Pretty frequent the Mazinger Z universe. Most of the Mooks were Cyborgs, but several of them were Ridiculously Human Robots such like the Gamia sisters, Erika, Lorelei or the Robot posed like Kouji.Just a Machine was subverted: When Kouji killed the Gamia, they were so human-looking he felt sickened and disturbed. And he felt sad when some of they died. Also, they were or were not Made of Explodium depending on the robot Erika did not explode; Kouji robot did, though.
A subversion of this trope are the Pacifistas in One Pieceas they are cyborgs modified to be human weapons by the evil World Government, and they are anything but as it took the Straw Hats everything they had to beat just one of them pre-timeskip.
Star Blazers was infamous for, as an American adaption of anime, having enemy soldiers who were killed described as "robots".
A subversion is featured in Texhnolyze. The creepy white Death Ray-wielding Shapes appear to be Mecha-Mooks, but are in fact humans who have (voluntarily or otherwise) undergone full-body Texhnolyzation. Their heads, concealed beneath monocular faceplates, as well as the rest of their organs, stuffed in a green cone in their chest, are all that remains of their original bodies.
The American release of the Vehicle Team Voltron had just about every enemy unit, and most friendly units, as robots. The number of "robot attack ships" and "android stormtroopeers" was staggering. This was done to follow the "nobody can die in cartoons" standard against animated violence on TV at the time.
In Yu-Gi-Oh! ZEXAL, the obots were designed to clean up trash and other menial purposes (although the trash itself is used for darker purposes in Dr. Faker's Evil Plan). However, when the heroes launch their attack on Heartland Tower before the Final Battle of season one, Mr. Heartland manages to use them as an army of disposable soldiers, much like any other example of this Trope. (Note that at least one obot, Obomi, is at least partially sentient, becoming Yuma's friend and Robot Buddy in one episode.)
Numerous small Zoids, such as the Molga, Godos, Zabat, Scissor Storm and Laser Storm. The most infamous, however, would have to be the Rev Raptor. While the aforementioned Zoids were depicted as being reasonably formidable in their introductory episodes, the Rev Raptor is completely pathetic right from its introduction and is *never* given an opportunity to shine, except for in one episode where Van pilots one... and uses it to destroy other Rev Raptors before getting quickly shot down himself.
Subverted and ultimately ignored in Zoids Genesis. The Digald empire uses legions of mass-produced Zoids piloted by robots. However, it is revealed that the robots are powered by human souls. Unfortuntely, this revelation is never explored and appears to be completely forgotten within a few episodes, used only as a cheap plot device for a Heel Face Turn for the rival.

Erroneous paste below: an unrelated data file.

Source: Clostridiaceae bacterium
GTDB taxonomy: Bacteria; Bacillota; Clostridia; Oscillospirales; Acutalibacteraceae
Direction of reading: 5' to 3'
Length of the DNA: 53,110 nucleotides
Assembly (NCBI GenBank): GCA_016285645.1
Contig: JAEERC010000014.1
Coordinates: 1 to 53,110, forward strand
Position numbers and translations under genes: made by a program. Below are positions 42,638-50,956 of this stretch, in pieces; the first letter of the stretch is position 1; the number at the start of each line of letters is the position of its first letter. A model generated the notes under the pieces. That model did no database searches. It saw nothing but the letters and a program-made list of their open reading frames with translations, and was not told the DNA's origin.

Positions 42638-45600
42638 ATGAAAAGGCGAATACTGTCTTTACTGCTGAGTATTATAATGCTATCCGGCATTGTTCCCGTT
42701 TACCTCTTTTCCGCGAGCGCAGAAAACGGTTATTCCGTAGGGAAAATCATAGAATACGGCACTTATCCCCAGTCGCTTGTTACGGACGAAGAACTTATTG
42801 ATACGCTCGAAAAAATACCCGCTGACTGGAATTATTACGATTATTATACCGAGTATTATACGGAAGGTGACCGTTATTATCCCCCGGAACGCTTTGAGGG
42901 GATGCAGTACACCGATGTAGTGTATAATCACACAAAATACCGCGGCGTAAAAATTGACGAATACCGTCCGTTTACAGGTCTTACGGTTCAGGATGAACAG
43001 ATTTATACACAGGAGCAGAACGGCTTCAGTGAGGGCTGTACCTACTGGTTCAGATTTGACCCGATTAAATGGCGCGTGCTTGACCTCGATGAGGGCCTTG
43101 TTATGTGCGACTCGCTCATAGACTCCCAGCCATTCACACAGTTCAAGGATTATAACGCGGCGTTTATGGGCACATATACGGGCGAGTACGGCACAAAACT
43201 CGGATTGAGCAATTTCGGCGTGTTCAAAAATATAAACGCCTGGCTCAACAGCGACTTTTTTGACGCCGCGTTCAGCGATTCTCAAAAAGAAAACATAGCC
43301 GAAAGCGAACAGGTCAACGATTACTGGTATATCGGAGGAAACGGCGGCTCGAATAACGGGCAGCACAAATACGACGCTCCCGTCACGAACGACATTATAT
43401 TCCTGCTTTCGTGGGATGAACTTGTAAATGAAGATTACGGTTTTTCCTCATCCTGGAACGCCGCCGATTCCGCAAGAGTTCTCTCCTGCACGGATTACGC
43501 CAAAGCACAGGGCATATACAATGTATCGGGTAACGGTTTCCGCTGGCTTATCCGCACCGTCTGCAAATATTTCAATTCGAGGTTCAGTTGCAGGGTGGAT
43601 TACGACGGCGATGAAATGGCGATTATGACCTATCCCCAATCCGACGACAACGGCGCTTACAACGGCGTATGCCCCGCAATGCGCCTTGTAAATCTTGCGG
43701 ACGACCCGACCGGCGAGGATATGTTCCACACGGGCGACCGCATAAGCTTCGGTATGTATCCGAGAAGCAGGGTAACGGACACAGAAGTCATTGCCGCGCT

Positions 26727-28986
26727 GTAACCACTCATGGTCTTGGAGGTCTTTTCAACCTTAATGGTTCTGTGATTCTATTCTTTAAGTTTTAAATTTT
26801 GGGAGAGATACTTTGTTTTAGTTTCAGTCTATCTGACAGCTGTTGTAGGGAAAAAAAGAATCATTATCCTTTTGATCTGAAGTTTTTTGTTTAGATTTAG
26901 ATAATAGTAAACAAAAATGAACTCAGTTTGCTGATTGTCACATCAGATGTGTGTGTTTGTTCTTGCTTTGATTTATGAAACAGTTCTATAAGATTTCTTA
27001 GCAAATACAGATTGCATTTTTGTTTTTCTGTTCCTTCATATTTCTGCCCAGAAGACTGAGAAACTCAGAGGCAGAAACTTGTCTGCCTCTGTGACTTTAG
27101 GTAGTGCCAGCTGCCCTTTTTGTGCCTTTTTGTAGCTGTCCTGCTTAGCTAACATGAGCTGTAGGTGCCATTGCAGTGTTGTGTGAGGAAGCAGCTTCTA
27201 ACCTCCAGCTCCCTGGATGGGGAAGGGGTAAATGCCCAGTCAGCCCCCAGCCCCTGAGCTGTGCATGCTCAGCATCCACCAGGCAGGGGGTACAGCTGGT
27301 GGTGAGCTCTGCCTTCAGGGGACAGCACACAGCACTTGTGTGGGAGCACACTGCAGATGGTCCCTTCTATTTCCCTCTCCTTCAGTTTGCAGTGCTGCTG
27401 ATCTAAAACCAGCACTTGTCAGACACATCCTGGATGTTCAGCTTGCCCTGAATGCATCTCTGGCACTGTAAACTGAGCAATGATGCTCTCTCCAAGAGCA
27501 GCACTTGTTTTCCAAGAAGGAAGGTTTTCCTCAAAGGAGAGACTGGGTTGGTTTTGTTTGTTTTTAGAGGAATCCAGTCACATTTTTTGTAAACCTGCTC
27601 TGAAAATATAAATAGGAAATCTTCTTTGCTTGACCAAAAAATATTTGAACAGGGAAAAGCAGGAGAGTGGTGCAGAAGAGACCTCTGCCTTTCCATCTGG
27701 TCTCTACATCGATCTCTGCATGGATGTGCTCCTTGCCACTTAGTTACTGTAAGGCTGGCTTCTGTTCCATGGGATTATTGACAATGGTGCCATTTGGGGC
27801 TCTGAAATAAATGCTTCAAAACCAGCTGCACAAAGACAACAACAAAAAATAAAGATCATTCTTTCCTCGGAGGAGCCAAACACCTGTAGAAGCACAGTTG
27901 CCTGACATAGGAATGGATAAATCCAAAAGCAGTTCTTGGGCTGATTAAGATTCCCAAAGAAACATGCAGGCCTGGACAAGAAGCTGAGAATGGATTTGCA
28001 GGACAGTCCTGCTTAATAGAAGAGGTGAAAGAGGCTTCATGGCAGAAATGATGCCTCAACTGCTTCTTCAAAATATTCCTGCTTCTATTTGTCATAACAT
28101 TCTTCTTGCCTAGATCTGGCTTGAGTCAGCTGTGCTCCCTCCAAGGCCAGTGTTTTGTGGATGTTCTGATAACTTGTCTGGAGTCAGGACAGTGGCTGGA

One of Lex Luthor's plans to take over the United States relied upon him unleashing a horde of GI Robots that were technically property of the US army. Since Superman was apparently dealing with Brainiac that week, Batman ended up taking out all except one — that Bats had reprogrammed with the Geneva Convention. Really.
A major plot point in Savage from about 2007 onwards is the introduction of robot soldiers by both sides in the war. It began with the Allies deploying Hammersteins in Wales, which were so effective that the Volgans had to develop their own robots, the depraved Blackbloods, to compensate. These robots invert the normal rules of mecha-mooks by being much stronger and tougher than human soldiers, what with being made of metal and all.
The minor Spider-Man villain Armada is a Robot Master who likes to build little flying robots to attack enemies with. The interesting thing is that he cares about their welfare, and will freak out when they inevitably start getting destroyed. Because they can't talk and look like little toys, it's never clear to the reader whether they actually are sentient (with Unfortunate Implications for the hero who is thoughtlessly smashing them) or if they're Just Machines and Armada is crazy for worrying about them..
Superman is one of the few good guys to keep a contingent of Mecha-Mooks, the Superman Robots in the Fortress of Solitude. In the Silver Age, he mainly used them as decoys to preserve his secret identity, and occasionally to pinch hit for him when he'd been incapacitated by Kryptonite or some such. A bridge got dropped on the bunch of them in the Bronze Age, but they were reintroduced in the modern era and occasionally appear in the present day.
Spoofed in Tom Strong, where Timmy Turbo realizes that "We can be as violent as we like with these teachers, because they're just robots!"